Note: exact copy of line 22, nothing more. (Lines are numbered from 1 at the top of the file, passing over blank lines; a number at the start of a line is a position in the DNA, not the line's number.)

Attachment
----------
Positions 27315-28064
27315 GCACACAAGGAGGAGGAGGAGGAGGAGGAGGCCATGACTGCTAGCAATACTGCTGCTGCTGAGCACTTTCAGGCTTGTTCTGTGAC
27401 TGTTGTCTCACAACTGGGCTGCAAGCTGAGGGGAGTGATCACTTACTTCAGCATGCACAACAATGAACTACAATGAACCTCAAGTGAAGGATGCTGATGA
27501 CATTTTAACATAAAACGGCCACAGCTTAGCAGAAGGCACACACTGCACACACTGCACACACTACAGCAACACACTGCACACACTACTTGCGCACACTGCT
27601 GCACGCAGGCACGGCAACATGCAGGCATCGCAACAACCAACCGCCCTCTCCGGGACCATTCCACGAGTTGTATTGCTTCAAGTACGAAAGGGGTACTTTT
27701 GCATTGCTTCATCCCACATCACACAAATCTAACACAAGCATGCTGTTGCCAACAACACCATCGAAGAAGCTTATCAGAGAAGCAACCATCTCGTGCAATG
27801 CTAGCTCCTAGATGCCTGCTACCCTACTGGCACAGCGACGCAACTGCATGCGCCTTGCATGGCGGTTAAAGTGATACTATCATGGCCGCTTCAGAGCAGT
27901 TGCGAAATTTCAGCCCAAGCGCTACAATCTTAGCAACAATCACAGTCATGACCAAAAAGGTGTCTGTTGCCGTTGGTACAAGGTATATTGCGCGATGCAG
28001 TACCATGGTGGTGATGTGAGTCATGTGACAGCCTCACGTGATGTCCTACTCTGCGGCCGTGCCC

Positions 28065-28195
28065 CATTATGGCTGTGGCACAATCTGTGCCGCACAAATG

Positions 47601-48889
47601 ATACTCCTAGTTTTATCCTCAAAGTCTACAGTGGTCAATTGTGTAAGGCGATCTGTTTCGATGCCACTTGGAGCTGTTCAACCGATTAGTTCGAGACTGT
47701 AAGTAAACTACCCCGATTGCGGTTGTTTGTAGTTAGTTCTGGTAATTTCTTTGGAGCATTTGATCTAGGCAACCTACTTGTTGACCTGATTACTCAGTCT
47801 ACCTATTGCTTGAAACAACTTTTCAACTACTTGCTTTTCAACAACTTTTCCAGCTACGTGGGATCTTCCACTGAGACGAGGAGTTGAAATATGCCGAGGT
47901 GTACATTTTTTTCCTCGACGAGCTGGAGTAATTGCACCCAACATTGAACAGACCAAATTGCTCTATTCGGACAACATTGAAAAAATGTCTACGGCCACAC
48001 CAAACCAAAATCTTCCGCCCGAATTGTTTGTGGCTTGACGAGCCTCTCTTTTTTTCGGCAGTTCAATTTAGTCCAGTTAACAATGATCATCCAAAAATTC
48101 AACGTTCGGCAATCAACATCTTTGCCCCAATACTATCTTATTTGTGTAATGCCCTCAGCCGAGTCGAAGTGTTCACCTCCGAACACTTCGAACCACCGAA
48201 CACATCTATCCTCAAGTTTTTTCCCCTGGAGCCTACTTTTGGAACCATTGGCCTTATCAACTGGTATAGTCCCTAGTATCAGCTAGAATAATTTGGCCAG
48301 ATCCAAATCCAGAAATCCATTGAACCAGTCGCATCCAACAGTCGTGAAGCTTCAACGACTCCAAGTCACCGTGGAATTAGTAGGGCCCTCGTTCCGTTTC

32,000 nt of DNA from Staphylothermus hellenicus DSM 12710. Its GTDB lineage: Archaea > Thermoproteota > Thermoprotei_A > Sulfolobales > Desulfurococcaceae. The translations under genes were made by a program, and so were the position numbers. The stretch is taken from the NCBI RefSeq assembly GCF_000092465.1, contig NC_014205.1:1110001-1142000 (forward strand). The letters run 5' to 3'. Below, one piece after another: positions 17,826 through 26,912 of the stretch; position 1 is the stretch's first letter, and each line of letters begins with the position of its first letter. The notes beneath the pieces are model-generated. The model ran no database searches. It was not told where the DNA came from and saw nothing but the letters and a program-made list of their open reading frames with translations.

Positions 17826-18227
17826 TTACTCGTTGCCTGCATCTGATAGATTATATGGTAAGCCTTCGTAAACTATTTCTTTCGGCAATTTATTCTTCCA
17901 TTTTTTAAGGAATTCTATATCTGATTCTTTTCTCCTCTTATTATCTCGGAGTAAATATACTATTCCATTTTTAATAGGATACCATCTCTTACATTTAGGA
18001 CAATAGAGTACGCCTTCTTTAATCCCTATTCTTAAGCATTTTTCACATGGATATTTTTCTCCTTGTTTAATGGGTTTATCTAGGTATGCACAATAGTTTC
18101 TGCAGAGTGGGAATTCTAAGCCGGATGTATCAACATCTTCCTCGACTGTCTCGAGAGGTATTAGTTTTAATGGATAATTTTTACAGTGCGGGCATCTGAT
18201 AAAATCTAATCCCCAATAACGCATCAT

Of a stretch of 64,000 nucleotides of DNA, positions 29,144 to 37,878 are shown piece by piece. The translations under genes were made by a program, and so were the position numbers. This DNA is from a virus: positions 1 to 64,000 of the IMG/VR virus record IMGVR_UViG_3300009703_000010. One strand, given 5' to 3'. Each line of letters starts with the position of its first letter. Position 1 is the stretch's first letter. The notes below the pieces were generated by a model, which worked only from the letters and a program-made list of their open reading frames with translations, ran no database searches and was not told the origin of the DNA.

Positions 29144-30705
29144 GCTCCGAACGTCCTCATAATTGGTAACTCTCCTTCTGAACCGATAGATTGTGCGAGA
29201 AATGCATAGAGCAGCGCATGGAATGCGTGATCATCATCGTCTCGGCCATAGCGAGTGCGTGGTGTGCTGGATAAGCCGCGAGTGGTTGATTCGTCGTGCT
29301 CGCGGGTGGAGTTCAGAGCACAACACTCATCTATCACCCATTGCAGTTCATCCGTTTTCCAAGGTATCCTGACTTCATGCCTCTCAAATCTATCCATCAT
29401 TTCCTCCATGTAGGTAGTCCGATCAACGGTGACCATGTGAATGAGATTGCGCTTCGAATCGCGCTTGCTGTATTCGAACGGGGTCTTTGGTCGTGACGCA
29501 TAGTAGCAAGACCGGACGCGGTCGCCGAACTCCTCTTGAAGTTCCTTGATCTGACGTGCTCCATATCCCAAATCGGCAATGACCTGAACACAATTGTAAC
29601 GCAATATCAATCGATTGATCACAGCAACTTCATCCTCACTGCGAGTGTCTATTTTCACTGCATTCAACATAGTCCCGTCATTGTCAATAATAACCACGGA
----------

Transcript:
Positions 17826-18227